Who would do this?

Who would do this?

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Summary

The Washington Post has featured a piece calling Trump the “worst threat to our democracy since the 1930s.” Harvard Law School’s Michael Klarman concurred, calling Trump an “existential threat to norms [of democracy].”

CNN’s “Mental Health Expert,” Dr. Brandy Lee, who is also a psychiatrist at the Yale School of Medicine’s Law and Psychiatry Division, put it more bluntly saying that Trump is worse than Hitler. The Washington Post‘s Shalom Auslander concurred, and noted that others have compared Trump to Hitler. Mainly, two Mexican Presidents, a former national director of the Anti-Defamation League, and a handful of pundits.

President Trump has also frequently been accused of being a White Nationalist, and Neo-Nazi sympathizer.

If all this is true, if Democrats (and some Republicans) truly believe this rhetoric, would it not be their moral obligation to cheat in the election? This is the question posed by Dennis Prager in a recent fireside chat.

At first take, it might seem like a preposterous conclusion, but consider this: in October 2015, the New York Times Magazine asked readers: “If you could go back and kill Hitler as a baby, would you do it?” 42% said Yes; 28% Not sure; 30% No. And that was a scenario involving the murder of an infant.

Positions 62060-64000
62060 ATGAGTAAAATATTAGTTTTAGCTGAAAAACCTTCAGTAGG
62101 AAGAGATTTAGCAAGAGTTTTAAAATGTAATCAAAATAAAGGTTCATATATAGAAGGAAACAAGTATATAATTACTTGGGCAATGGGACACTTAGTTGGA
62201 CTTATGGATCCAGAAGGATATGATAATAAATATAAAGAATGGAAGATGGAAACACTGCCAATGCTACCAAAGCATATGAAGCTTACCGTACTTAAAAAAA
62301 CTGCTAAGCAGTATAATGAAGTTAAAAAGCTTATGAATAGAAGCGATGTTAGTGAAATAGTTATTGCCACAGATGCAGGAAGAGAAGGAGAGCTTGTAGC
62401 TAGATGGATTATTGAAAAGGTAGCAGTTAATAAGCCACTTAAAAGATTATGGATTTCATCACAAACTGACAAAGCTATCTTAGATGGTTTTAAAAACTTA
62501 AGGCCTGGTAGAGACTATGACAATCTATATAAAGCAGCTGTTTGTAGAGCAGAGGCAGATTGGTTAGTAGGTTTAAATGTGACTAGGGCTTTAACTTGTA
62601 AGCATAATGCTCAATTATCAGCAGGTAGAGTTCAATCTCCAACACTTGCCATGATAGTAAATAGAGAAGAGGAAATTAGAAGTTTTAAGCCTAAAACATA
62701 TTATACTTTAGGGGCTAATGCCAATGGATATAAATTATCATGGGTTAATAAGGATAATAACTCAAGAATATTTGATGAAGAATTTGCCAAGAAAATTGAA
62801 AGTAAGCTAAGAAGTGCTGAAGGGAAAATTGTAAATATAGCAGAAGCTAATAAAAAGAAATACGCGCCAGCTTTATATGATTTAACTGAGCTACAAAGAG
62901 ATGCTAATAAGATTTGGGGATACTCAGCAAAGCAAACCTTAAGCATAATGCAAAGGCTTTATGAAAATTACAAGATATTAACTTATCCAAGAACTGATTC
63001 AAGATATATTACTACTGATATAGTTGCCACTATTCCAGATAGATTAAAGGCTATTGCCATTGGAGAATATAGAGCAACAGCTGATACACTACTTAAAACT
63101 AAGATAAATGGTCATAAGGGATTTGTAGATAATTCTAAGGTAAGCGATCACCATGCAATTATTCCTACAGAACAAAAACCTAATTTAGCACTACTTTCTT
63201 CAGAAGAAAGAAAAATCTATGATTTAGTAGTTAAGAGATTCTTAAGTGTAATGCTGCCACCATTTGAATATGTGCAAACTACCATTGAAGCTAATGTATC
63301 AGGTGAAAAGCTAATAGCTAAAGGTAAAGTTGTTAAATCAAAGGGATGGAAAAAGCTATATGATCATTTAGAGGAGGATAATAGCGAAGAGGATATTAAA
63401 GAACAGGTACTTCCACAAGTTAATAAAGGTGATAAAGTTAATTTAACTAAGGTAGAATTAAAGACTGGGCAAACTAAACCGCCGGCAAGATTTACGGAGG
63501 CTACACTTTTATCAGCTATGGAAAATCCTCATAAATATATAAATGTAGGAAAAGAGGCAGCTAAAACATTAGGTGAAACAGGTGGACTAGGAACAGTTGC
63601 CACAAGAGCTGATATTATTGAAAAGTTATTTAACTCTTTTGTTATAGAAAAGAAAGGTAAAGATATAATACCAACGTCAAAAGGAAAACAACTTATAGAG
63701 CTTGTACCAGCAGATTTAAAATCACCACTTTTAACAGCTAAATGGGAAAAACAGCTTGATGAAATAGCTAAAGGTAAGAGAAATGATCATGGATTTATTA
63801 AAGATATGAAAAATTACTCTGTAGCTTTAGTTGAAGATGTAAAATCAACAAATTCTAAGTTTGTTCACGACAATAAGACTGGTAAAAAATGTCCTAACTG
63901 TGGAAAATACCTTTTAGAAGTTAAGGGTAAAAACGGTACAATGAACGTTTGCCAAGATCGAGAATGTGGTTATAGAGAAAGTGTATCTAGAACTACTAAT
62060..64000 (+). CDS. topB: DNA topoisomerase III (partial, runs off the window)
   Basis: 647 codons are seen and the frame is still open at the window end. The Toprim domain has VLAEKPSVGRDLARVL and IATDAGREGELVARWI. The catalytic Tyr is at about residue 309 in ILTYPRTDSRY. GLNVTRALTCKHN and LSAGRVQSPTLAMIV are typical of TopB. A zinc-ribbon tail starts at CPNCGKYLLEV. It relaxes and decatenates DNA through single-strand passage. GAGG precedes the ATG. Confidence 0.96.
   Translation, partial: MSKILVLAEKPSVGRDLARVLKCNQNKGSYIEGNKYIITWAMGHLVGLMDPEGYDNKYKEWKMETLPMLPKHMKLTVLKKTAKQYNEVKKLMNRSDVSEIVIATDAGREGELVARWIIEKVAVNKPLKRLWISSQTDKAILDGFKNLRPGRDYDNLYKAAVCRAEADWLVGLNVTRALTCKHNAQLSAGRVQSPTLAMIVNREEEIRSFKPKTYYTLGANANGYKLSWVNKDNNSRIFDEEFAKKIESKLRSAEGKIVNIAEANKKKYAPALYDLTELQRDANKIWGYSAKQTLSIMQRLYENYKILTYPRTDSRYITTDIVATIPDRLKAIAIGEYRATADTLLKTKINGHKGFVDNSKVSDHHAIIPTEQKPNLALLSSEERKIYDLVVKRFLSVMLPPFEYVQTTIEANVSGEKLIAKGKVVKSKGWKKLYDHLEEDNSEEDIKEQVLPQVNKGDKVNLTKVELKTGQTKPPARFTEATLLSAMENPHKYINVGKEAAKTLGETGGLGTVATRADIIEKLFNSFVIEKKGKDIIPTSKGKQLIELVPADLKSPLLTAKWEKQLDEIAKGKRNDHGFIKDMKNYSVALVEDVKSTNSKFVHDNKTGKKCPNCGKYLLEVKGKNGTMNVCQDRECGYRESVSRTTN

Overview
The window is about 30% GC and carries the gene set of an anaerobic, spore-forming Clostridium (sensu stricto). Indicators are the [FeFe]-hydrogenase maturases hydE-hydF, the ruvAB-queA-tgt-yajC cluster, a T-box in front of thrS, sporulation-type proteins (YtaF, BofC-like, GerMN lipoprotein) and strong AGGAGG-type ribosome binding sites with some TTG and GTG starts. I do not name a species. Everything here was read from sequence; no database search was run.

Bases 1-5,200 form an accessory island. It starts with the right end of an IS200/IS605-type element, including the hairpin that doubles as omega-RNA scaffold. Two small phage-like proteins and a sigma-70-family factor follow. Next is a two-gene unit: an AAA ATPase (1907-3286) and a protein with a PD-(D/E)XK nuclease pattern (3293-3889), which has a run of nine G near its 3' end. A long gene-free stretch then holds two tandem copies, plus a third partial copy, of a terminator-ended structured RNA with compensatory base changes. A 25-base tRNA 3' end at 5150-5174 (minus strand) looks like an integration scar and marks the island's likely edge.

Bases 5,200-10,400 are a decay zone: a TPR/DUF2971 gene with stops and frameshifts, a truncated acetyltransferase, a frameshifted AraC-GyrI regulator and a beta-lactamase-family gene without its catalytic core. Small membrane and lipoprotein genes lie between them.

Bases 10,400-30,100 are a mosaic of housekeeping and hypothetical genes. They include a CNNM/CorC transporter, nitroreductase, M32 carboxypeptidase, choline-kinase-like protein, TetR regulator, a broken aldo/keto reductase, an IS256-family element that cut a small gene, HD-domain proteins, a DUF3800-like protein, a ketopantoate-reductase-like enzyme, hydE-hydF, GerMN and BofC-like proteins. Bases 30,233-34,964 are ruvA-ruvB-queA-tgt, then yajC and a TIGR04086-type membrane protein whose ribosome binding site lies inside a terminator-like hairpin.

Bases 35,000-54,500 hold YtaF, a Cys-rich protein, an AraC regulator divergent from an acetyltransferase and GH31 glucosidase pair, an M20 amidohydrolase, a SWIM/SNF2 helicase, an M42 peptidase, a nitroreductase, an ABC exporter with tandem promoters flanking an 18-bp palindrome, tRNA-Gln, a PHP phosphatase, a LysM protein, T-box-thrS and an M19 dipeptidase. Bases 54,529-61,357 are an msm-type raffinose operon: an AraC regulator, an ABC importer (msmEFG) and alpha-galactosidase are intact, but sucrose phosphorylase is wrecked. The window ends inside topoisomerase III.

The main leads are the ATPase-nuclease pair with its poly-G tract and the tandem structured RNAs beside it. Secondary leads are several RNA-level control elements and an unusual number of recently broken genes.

Is it, then, not reasonable to assume that if the deed were not so grave as infanticide, but rather the simple act of amassing fraudulent ballots or rigging an election computer system — all in the name of averting the evil reign of someone “worse than Hitler,” — far more than 42% would do it?

Either those who vehemently oppose Trump do not believe their own rhetoric, or they certainly possess sufficient motive to commit fraud to remove him from office. One of these must be true.

References

  • Washington Post: Don’t compare Donald Trump to Adolf Hitler. It belittles Hitler.
  • Fox News: Psychiatrist featured on CNN, MSNBC praises Hitler in tweet attacking Trump
  • Washington Post: Trump is the worst threat to our democracy since the 1930s
  • The Atlantic: The Ethics of Killing Baby Hitler